And how much more insight did I learn from my medical elective in Tanzania, east Africa, than if I’d stayed at home? When confronted face to face with the reality of no screening programmes, no vaccines, no drinking water. When I saw the heroic efforts parents made to seek medical care, walking for days with their child on their backs. How simple the solutions dreamed up at home dissolved in the face of reality.
How much more did I learn than had I only read books?
And when my kanga, that bright cloth tied around my waist, slipped on the high street and a group of women, clustered around me, fixing it and helping me. How much more did I learn?
And it works both ways.
Nothing breaks through barriers faster than eating and drinking together
The kindness of strangers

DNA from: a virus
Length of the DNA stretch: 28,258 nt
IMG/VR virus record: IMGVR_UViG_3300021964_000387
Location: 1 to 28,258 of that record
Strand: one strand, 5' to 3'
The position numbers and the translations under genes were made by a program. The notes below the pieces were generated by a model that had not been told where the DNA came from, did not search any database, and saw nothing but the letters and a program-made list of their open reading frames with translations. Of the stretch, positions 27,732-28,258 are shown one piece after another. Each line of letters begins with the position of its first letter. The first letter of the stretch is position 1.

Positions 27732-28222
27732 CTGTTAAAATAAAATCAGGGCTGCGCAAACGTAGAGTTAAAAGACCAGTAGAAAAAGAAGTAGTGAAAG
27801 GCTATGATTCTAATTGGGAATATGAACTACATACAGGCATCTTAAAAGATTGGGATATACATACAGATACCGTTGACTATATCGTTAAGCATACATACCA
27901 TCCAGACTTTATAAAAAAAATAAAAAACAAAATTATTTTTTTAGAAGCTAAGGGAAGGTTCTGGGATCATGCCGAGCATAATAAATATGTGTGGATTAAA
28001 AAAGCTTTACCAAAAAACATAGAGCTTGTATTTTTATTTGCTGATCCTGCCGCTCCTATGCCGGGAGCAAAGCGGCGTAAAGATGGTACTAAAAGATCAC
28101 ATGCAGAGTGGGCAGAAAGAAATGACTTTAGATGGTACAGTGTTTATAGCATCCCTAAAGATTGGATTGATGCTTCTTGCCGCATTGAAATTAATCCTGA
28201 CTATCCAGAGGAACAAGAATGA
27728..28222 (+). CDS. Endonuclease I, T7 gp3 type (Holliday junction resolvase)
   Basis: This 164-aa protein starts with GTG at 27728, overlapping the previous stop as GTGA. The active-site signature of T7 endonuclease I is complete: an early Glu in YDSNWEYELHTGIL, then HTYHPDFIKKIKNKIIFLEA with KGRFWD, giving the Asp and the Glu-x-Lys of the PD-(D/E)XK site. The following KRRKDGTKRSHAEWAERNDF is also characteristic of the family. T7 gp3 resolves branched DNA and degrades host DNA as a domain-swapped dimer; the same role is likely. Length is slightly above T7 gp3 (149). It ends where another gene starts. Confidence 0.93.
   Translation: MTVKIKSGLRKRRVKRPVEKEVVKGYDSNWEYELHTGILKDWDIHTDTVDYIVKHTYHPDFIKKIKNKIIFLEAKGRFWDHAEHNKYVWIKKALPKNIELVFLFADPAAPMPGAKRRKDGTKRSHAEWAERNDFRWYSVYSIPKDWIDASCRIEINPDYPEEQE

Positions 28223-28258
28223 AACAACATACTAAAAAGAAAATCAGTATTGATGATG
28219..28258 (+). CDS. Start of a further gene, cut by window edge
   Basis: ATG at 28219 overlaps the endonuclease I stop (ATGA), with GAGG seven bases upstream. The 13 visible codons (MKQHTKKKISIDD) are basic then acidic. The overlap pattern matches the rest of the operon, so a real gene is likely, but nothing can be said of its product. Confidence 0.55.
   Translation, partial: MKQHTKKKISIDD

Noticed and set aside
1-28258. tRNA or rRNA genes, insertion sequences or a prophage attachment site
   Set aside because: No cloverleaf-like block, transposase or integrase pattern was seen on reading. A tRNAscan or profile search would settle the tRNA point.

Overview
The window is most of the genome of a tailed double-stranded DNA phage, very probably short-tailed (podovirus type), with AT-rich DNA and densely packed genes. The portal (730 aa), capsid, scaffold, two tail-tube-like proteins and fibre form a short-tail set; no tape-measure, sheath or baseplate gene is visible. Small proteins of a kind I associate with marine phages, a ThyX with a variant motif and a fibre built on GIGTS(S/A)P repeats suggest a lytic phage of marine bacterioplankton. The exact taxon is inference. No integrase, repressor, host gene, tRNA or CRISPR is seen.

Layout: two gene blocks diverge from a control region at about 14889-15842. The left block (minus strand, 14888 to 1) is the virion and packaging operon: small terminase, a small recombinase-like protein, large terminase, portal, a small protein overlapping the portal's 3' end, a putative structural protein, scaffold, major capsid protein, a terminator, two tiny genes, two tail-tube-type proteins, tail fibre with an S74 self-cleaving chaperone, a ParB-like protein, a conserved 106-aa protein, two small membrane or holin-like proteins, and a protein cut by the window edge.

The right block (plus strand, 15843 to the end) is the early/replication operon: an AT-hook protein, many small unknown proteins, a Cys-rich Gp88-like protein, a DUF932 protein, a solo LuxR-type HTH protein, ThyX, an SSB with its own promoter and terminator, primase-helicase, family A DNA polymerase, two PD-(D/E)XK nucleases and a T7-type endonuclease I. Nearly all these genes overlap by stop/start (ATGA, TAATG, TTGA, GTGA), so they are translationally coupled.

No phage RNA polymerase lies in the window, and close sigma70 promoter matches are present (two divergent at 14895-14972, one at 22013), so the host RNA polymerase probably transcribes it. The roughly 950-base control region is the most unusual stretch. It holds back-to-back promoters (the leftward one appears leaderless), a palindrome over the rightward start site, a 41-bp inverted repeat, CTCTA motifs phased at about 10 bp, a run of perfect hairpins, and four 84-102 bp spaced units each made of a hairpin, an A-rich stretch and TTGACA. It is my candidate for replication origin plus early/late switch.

“Cultural integration is the common thread in the tapestry of world peace. Tourism is the bridge that helps spread understanding between countries, cultural exchange and friendship.” Sharjah, U.A.E official welcome letter.
Whatever your viewpoint, we can all agree that the world faces great challenges, from viral pandemics to environmental damage. And how are such threats best overcome? By everyone working together.
Populists and propaganda may preach hatred and sow divisions.
But, how hard it is to foster hatred towards another group once you have met and broken bread together?
When lost in a foreign land, you received the kindness of strangers.
When you drank coffee beneath the stars.
When people invited you into their home?
Even Greta Thunberg travels to get her message across. Because meeting someone in person will always be more powerful than greeting through a screen.